Eastwood is Cecile's idol hereafter
Cecile de France's latest film was a life-and-death revelation for her, but not as you might expect, as Evan Fanning discovers
'This film changed my life," Cecile de France states of her experience working on Hereafter. It's a convenient statement given that in the film De France plays a chic Parisian television presenter who undergoes a life-changing experience.
But this is not some PR spin to portray what a wonderful character De France has played. In fact, it's the experience of working with Clint Eastwood that has the Belgian-born star of European cinema so excited. The seemingly tireless octogenarian directed De France in the movie -- which focuses on three very different characters and their equally varying experiences of life after death -- and the 35-year-old hasn't looked back since.
"I have received in my life the trust of Clint Eastwood, the absolute trust. It's like you have wings. You are free, like him. Perhaps it's a mistake to feel that but you say to yourself 'I did it and he was happy', so that's cool. I really love him."
De France herself emanates the sort of cool you expect from her adopted hometown of Paris. In person, she almost embodies the difference between European and American cinema. Dressed in a grey woollen dress, her short, spiky hair gives her something of a tomboy look. She's wearing minimal make-up and, in short, she looks like a real person, rather than some Hollywood vision of the perfect woman.
That's also something that made her an attractive proposition for Eastwood when he was trying to cast the character of Marie LeLay in the film. "I know that he was asked why he chose me and he said, 'when I was looking at her on the tape she was looking like a person, not like an actress'," she says proudly.
Marie is a presenter of a current affairs show whose work has engulfed her life to the extent that she has lost connection with the real world. The film opens with her on holiday in a plush Southeast Asian resort, moments before the idyllic surroundings are hit by the kind of tsunami that tore through the region in 2004.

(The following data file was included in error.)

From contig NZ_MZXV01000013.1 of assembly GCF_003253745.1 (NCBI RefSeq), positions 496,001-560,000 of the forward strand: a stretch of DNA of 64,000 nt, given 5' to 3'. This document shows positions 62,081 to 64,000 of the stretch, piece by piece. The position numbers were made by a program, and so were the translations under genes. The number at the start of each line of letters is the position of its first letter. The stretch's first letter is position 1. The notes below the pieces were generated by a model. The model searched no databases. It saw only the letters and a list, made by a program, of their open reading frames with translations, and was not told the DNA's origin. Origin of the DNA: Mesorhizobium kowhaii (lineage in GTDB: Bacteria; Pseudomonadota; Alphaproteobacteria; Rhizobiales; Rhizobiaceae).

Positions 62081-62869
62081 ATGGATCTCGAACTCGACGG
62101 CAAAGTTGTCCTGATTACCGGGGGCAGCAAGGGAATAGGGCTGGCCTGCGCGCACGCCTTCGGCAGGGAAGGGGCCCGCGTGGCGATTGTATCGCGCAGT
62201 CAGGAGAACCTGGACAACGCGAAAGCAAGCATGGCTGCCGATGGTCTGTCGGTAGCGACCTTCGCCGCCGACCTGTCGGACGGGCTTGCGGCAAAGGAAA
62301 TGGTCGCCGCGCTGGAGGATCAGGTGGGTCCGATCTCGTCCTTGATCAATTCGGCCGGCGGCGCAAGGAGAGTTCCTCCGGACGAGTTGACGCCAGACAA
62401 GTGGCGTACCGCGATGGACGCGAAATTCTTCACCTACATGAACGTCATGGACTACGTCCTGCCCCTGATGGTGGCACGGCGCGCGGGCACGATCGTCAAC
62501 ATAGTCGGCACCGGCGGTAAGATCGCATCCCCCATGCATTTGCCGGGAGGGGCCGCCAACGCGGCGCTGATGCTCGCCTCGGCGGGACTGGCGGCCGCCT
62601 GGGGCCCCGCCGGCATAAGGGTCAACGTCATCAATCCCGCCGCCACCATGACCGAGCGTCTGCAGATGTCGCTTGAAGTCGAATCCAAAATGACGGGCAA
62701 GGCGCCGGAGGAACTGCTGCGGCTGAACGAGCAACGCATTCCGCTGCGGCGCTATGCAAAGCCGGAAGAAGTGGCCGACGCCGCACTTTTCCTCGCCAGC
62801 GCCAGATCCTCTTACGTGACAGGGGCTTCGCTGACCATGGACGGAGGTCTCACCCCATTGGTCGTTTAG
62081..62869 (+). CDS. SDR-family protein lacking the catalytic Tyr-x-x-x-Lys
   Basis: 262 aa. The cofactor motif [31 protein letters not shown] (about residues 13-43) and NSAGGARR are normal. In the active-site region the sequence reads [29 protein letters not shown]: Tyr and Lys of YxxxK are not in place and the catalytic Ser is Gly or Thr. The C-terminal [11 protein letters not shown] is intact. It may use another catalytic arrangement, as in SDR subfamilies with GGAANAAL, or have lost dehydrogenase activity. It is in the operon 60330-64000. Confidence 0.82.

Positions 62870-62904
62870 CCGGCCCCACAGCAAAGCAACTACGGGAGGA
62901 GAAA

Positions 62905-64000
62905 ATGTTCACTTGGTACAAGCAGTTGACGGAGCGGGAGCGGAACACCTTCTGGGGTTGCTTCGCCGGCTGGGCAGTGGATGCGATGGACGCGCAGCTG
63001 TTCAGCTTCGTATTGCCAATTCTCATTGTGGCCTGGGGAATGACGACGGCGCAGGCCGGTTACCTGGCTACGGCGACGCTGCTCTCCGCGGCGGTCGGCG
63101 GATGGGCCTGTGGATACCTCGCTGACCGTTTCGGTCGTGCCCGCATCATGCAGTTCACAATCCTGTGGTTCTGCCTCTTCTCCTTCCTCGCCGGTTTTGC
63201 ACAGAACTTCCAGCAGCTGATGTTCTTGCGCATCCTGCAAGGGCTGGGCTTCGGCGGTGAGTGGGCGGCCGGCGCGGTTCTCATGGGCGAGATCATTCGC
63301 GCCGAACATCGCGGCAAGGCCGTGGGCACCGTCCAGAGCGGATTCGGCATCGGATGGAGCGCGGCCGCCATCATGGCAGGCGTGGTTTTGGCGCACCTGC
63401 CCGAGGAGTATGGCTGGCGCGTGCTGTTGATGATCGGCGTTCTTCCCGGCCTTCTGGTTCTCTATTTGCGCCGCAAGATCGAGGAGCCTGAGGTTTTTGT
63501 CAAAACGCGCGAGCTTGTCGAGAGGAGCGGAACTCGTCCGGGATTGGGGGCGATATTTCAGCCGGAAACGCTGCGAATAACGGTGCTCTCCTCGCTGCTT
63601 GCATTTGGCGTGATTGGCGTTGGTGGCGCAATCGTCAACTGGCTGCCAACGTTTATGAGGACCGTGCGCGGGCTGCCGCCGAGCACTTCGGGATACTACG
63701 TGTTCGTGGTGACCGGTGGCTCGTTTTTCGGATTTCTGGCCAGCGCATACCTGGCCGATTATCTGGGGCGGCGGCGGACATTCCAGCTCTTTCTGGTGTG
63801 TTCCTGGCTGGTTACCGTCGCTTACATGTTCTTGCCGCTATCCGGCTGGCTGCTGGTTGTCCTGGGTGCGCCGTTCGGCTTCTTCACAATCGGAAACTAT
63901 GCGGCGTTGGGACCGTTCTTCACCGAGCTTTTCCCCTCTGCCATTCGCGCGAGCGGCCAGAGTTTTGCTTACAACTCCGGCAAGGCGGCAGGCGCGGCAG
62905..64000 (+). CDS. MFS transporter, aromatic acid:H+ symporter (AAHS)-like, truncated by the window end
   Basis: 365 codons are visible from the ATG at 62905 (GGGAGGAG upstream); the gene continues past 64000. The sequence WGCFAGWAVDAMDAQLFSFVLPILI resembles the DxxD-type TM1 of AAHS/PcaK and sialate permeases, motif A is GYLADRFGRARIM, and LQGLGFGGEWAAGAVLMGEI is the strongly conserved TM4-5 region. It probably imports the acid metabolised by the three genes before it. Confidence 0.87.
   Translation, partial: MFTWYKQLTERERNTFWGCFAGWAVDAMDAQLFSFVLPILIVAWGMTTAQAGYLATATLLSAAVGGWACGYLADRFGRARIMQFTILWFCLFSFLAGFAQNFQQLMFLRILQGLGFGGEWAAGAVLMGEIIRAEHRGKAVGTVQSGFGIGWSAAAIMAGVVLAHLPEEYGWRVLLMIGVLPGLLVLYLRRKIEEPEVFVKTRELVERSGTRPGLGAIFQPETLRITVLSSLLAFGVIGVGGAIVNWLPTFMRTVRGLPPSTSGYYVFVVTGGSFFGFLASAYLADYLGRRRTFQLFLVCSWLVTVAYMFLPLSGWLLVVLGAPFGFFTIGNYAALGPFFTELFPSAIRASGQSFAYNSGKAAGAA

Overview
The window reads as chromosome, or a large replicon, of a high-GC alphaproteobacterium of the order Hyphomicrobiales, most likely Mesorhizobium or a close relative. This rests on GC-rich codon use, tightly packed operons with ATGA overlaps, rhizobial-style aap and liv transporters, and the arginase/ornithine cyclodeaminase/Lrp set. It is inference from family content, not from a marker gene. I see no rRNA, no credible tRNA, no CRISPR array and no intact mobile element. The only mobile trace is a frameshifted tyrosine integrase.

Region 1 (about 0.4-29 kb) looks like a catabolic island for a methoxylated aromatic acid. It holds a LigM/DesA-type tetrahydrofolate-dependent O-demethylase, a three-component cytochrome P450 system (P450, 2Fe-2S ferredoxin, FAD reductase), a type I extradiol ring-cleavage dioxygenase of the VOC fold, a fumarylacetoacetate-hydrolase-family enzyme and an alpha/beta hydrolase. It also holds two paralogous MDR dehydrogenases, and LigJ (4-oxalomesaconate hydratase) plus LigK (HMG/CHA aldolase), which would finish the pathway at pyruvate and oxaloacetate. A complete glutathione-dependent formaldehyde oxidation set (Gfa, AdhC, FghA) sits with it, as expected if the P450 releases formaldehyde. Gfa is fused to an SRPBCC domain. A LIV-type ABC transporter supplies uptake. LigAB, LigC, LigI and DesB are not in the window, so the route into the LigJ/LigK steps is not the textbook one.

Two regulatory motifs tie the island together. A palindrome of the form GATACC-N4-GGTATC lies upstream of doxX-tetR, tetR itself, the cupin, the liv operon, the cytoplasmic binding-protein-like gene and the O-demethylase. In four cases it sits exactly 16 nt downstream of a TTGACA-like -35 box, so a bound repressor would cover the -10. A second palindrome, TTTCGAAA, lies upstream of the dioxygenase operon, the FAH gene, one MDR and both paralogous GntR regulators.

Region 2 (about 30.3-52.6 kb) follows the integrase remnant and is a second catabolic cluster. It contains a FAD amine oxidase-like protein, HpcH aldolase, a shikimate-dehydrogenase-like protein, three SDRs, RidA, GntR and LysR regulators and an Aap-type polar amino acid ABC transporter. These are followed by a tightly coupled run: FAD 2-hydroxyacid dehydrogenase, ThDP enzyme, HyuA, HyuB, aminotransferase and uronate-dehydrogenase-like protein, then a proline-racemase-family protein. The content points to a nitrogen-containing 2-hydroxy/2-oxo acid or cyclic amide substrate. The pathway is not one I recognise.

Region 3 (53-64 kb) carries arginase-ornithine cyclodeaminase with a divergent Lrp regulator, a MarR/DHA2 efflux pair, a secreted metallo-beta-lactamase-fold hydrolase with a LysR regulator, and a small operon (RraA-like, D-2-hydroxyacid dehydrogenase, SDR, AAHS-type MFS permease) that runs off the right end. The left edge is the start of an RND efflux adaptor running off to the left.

Marie is lucky to survive, and afterwards her life unravels as she struggles to process the things she feels she experienced while she was on the verge of death. Elsewhere, Matt Damon plays a San Francisco-based psychic trying to escape his ability to connect to an afterlife, while in London a young boy develops a morbid fascination with what happens after you die, when he loses someone closest to him.
It's another masterclass from Eastwood in the simplicity of filmmaking. Take a good story (the script was written by The Queen writer Peter Morgan), good actors and crew and let them all do their jobs.
De France says she "was the happiest actress in the world" when Eastwood cut through the usual guff and gave her the role having never seen any of her previous films and only one audition tape.
She didn't even meet the 80-year-old until the day before shooting commenced. "I only realised it was real when we really first began," she says. So, once the legend of Eastwood is left aside, what makes him so incredible to work with that your life will never be the same again?
"Very quickly you realise that he only does one take," De France explains in her breathless manner. "You understand that he offers you his confidence and his total trust -- it's unbelievable. You realise you don't have to be embarrassed by feeling impressed or shy. Very quickly he lets you know he has chosen you, you belong to the crew and you're very important and he trusts you and offers you the freedom to express as you want.